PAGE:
Adding two sets of nozzles to the Boss 302 intake is not a simple task, this isn’t some sheetmetal intake for a big-block Pro Mod engine—it is a compact intake manifold designed to fit under a stock hood with short-runners and box plenum so the high-tech V-8 could spin easily to 8.000 rpm or more. The Boss 302 intake is one of three manifolds legal for Coyote Modified—the OEM, Boss 302, and Cobra Jet. The mad scientists at Nitrous Express examined the intake to figure out the best course of action to fit two complete direct-ports on the intake manifold. Jones shipped the intake with the Aeromotive fuel rails in place so there were no surprises when it comes time to bolt the intake on the engine.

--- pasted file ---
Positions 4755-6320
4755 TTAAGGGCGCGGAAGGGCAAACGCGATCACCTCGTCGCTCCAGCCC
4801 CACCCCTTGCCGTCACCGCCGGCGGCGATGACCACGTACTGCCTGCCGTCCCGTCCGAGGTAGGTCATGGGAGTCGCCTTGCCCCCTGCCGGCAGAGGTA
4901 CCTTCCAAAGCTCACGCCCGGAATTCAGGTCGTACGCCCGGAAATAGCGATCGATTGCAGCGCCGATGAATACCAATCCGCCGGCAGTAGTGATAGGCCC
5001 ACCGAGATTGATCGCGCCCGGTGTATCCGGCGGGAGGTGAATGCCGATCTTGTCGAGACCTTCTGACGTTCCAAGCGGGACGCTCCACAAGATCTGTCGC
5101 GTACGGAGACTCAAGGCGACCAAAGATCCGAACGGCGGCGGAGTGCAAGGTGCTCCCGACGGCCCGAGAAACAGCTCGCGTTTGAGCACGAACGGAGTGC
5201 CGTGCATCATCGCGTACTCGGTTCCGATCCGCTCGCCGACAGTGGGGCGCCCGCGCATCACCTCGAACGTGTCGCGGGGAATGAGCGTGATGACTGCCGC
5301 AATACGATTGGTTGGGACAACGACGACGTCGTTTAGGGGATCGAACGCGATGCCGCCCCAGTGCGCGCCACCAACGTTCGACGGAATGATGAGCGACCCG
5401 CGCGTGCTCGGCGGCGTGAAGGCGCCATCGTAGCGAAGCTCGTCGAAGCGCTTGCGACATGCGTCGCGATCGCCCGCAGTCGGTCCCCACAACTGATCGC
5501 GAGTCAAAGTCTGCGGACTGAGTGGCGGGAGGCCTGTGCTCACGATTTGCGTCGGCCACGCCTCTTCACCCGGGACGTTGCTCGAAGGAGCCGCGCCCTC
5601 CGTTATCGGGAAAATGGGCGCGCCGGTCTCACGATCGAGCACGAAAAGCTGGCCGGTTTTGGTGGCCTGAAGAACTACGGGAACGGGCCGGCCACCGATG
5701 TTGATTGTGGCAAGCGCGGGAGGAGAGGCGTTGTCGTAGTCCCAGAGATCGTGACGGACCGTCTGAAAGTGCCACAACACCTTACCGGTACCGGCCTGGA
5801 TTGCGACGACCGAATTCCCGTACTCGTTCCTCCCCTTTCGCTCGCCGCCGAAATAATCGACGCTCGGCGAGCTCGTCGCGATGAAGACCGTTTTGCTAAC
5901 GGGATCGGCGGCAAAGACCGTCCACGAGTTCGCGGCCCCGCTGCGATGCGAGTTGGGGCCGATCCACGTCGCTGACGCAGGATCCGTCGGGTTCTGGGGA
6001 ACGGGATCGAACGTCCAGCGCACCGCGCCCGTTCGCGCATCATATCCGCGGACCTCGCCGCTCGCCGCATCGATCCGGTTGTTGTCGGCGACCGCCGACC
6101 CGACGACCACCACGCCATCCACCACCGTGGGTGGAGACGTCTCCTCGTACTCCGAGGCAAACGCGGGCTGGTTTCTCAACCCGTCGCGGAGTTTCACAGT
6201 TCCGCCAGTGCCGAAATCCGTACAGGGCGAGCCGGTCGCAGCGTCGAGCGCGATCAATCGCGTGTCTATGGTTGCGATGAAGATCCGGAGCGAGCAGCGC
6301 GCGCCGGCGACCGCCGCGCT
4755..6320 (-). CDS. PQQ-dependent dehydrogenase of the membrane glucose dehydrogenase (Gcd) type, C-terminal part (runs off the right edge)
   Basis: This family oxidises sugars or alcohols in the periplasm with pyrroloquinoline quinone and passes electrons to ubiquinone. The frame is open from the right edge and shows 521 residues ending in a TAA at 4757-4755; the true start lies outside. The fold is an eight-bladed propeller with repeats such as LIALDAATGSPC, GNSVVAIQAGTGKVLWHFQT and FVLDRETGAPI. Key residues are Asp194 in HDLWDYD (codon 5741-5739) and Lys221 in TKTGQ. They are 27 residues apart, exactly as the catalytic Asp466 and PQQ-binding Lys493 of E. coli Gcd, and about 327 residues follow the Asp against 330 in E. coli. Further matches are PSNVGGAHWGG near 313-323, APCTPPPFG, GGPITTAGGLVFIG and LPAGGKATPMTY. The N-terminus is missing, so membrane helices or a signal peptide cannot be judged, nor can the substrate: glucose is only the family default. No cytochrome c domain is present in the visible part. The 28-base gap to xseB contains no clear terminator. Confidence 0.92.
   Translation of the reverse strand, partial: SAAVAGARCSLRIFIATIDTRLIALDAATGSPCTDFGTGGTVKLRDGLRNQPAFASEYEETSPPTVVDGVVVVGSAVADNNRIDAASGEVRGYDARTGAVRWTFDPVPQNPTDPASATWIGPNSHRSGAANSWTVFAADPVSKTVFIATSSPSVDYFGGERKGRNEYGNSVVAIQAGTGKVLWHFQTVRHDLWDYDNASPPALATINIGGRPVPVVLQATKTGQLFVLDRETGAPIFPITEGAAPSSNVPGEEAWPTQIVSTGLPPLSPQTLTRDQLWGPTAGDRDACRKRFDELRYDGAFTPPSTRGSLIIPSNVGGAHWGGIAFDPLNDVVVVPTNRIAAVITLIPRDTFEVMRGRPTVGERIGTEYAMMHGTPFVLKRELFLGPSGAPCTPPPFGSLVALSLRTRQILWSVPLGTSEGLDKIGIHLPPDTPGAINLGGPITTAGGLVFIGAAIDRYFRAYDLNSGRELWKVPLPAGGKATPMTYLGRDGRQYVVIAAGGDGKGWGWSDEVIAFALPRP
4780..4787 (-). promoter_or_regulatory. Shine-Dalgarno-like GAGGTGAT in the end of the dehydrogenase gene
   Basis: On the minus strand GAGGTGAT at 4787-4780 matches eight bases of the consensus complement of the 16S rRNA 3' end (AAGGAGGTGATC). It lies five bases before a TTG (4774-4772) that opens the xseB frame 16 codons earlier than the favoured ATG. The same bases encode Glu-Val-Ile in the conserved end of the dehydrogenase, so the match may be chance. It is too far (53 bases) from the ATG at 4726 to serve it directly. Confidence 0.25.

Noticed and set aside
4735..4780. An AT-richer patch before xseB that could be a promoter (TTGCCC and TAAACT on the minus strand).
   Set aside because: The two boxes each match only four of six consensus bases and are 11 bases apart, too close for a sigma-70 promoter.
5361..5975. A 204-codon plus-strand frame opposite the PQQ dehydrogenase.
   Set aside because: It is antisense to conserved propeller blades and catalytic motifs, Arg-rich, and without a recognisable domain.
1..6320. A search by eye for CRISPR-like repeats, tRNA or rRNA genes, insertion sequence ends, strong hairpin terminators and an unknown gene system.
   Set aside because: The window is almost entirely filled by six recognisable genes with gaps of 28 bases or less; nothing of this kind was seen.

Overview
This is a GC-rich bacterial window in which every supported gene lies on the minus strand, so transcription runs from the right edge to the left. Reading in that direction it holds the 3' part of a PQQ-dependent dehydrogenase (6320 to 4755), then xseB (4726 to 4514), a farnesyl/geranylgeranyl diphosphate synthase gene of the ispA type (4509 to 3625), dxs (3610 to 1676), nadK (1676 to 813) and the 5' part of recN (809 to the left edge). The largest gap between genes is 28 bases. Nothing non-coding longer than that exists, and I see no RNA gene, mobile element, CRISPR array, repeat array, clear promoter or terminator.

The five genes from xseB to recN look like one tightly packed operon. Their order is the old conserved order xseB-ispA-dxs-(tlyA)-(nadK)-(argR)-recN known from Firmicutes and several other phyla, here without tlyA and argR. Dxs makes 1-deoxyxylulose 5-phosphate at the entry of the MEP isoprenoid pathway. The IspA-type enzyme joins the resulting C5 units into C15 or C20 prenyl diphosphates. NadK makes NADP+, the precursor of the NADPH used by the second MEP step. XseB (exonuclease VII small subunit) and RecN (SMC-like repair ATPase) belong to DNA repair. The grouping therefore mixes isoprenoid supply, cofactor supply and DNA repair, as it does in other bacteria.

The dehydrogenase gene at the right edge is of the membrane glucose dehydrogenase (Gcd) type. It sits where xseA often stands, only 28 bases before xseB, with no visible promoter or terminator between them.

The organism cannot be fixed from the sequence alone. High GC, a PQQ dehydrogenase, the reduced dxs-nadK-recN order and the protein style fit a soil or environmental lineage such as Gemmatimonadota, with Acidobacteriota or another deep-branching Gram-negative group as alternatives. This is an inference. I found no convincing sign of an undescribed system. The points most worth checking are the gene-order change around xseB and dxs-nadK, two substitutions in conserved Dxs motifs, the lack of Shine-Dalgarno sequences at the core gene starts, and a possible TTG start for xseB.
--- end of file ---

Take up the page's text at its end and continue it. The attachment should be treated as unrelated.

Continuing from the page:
Ryan Lewis of Nitrous Express explained the tight confines in this application, “the primary stage was little more difficult due to the intake runners having stiffening ridges on the outside of the runner which limited nozzle placement.” The fuel injectors and rails also forced the outer set of nozzles to be installed high in the runner. He continued, “the second stage, which was installed on the underside of the intake, was actually very straightforward. The space between the two banks was tight so we utilized a crisscross plumbing pattern (solenoids on one side and nozzles on the other), which allowed us to keep the lines as short as possible while minimizing the amount of bends in the hard tubing.” It was a tight fit but the finished product looks clean and intimidating.